Nevertheless, the Tigray leaders refused to accept this decision and have held their regional elections in September.
This decision has eventually led to a situation in which the Abyi government considers the Tigray elections as illegal, whereas Tigray regards as illegitimate the government of Abyi whose term of office expired in October. Therefore, either part do not recognize the authority of the other.
What are the risks and the consequences?
Many international security and diplomatic experts have pointed out that the risks involved in this conflict are enormous, also considering the strategic position that Ethiopia has in the Horn of Africa today. Therefore, a civil war within the country could potentially have terrible repercussions on the whole area and if the conflict was to expand seriously beyond national borders, this would cause massive migratory flows, political and economic instability and the violation of human rights.
In addition, Amnesty International reported that in the night between 9 and 10 November 2020 hundreds of civilians were massacred and killed in the Tigray region. For this reason, since the beginning, hundreds of people have started to displace internally to the country and, at the end of November 2020 already 40 thousand emigrated to Sudan, bordering Ethiopia.
According to the UN, the number of migrants entering Sudan is expected to rise up to 200.000, but the country has already declared that it is experiencing a situation of food shortages and that it will not be able to provide the necessary protection for all.
Furthermore, another implication may be that of reigniting a conflict with Eritrea, a country with which Ethiopia established a peace agreement only last year (when Abyi won the Peace Nobel Prize for this reason). The United States recently praised Eritrea for holding back from intervening immediately in the conflict. However, if Ethiopia continues to strike at Asmara, the capital of Eritrea, as it did on November 15th, 2020, with the bombings that also hit the airport, the situation could quickly degenerate.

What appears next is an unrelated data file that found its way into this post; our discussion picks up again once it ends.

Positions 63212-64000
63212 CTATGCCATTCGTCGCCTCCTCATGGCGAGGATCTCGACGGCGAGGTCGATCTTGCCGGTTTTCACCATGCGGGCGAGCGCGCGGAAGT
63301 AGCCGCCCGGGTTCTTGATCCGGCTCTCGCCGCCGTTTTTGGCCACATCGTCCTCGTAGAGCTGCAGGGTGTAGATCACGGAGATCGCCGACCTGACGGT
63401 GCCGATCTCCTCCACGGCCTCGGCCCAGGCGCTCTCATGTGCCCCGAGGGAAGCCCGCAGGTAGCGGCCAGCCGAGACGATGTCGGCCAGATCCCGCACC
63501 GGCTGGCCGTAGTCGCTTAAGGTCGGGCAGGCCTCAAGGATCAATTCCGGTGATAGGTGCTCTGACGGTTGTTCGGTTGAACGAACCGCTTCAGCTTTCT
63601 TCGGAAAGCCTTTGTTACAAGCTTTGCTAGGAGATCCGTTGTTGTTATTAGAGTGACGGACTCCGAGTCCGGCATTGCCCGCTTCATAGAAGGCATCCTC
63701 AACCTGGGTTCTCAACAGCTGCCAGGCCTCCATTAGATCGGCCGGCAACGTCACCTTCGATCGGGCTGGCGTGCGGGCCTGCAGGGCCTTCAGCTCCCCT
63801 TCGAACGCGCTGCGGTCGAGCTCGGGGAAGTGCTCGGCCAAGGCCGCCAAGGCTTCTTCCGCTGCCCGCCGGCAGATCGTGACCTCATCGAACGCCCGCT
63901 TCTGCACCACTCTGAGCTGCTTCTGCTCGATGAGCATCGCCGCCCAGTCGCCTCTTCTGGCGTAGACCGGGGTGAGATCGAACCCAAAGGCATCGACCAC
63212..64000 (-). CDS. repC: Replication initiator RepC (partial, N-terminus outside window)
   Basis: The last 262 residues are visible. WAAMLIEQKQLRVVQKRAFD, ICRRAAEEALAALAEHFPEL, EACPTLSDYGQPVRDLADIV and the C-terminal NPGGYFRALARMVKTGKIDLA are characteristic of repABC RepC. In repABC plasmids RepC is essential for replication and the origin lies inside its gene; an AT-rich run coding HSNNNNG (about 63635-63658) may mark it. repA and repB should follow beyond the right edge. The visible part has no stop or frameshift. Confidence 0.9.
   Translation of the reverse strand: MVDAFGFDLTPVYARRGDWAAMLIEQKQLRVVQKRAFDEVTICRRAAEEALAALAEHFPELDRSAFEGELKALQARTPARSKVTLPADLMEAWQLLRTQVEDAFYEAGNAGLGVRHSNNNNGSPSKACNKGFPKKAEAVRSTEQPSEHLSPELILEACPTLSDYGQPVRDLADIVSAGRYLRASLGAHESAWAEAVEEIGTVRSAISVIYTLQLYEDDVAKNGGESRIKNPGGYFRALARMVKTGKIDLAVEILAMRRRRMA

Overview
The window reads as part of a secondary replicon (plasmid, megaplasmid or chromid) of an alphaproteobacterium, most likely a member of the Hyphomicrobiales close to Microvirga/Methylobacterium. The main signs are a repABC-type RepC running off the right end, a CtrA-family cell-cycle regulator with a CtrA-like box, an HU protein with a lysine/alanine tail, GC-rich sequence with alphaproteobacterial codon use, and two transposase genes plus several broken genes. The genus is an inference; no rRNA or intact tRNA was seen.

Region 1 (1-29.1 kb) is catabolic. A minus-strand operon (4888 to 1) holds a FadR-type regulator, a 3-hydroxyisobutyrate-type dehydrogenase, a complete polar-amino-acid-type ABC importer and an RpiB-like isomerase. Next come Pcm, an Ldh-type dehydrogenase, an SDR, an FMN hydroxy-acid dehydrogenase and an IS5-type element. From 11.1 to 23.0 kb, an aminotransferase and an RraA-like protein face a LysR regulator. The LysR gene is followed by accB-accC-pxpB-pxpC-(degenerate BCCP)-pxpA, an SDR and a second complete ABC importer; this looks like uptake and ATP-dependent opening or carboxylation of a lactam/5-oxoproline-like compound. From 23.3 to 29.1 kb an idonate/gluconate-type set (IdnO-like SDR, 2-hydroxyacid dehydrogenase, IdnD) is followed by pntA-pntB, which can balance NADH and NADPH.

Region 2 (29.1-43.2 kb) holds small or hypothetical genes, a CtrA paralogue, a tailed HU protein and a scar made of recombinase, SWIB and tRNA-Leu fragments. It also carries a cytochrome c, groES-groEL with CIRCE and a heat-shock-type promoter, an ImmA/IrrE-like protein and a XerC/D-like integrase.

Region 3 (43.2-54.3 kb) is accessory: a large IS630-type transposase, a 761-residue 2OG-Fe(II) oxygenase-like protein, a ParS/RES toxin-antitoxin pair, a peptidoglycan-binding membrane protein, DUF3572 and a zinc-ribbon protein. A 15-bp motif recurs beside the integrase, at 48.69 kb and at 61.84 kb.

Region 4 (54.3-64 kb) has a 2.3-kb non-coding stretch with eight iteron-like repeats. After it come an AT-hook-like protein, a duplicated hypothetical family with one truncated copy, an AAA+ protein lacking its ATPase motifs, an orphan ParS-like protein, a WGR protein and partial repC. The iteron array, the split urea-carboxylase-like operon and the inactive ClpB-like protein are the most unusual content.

The appeal of the UNCHR and of the international community
On November 17th, 2020, the UNCHR representatives in the country warned that in Ethiopia a humanitarian crisis is taking place. The international organization has asserted that both parties have committed tremendous atrocities against civilians. It also claimed that several thousands of people are crossing the borders every day and that half of the refugees in the camps are children.
Moreover, it declared that it is extremely difficult to assist those people due to the fact that the region has been isolated from the rest of the country.
Therefore, the UNCHR launched an urgent appeal to the international community stating that there is a desperate need for humanitarian access and for humanitarian corridors in order to help the people fleeing the country.
The entire international community is sending out appeals to cease fire in Ethiopia, but the Ethiopian Prime Minister has asked all States to stay out of the country’s internal affairs, promising that the conflict will resolve quickly.
What is clear is that what will happen in the next few hours and days will determine the lives of thousands of people.
This situation shows us once again how crucial the dialogue between identities is, and we should hope that a peaceful negotiating table will be established as soon as possible to put an end to the violence that is pouring into the streets and affecting thousands of innocent people on both sides.